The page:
|Click for photo credit.|
So Janie waited a bloom time, and a green time and an orange time. But when the pollen again gilded the sun and sifted down on the world she began to stand around the gate and expect things. What things? She didn't know exactly. Her breath was gusty and short. She knew things that nobody had ever told her. For instance, the words of the trees and the wind. She often spoke to falling seeds and said, 'Ah hope you fall on soft ground,' because she had heard seeds saying that to each other as they passed. She knew the world was a stallion rolling in the blue pasture of ether. She knew that God tore down the old world every evening and built a new one by sun-up.
|The aftermath of the 1928 hurricane as recounted by|
Hurston. Click for photo credit.
Hurston also recounts in some detail the horrifying 1928 hurricane that killed hundreds of people south of Lake Okeechobee. She provides a fictional, but compelling, description of the storm and the impact it had in the lives of others. If you haven't read the book, stop what you are doing and get it. It's worth a read.
Just so you know who the other two 19th century women writers on the environment are in my trifecta, they are Marjorie Stoneman Douglas, who wrote the important River of Grass, and Marjorie Kinnan Rawlings, who wrote the moving book, The Yearling. The River of Grass was important because it was the first popular book about the significance of The Everglades to the broader Florida and U.S. environment. It tied together the water, plants, animals, and the hand of man in maintaining and changing this spectacular environment. The Yearling is important for other reasons. It provides a nuanced look at the connections of man and nature. It demonstrates that our actions have distinct impacts on nature in ways that we may not imagine or want. The main character, Jody, represents the transition of our world from a pastoral agricultural one into a more difficult complicated future.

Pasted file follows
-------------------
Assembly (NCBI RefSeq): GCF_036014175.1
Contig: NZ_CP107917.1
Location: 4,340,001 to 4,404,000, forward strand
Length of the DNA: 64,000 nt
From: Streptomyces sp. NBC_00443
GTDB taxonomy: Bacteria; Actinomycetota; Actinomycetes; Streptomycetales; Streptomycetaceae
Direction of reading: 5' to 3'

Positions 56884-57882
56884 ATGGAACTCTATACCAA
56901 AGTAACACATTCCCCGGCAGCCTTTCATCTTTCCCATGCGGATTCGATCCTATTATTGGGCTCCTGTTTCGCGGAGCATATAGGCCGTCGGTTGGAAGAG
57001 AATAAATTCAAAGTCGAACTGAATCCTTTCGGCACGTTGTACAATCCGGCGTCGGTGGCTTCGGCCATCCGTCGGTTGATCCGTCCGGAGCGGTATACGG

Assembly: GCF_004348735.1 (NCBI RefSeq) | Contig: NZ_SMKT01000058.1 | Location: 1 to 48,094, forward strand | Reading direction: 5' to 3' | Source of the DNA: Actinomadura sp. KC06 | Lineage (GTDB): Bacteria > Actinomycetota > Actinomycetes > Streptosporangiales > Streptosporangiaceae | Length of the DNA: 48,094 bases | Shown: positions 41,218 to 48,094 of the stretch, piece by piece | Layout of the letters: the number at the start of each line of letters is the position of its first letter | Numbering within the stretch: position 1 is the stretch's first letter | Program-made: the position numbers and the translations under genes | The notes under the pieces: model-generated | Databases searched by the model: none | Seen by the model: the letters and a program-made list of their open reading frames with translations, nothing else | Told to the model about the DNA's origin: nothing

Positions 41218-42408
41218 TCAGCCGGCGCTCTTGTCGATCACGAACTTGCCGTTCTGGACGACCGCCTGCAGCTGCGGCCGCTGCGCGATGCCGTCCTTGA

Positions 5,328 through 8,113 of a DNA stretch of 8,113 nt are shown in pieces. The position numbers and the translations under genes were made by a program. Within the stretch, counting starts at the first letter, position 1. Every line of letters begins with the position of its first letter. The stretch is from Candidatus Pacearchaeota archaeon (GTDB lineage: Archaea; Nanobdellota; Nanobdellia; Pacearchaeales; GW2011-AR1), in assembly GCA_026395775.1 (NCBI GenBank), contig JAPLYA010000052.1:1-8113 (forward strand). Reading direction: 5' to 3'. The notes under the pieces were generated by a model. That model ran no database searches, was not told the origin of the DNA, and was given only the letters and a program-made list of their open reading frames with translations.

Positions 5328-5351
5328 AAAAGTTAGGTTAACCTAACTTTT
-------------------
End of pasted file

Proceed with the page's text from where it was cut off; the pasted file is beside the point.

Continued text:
|The natural world of Florida inspires many writers.|
Click for photo credit.
It is interesting that my trifecta of writers all have three names. They were all born within 6 years of each other in the 1890's. Hurston and Rawlings published their books within one year of each other in the 1930's. Douglas published hers a decade later. Each women spent considerable time in Florida. None of the women were born in Florida, but all of them died there.
What was it about that time that inspired these three women to write such classic books? Was it the times? Or, was it their relationship with nature and their understanding of it?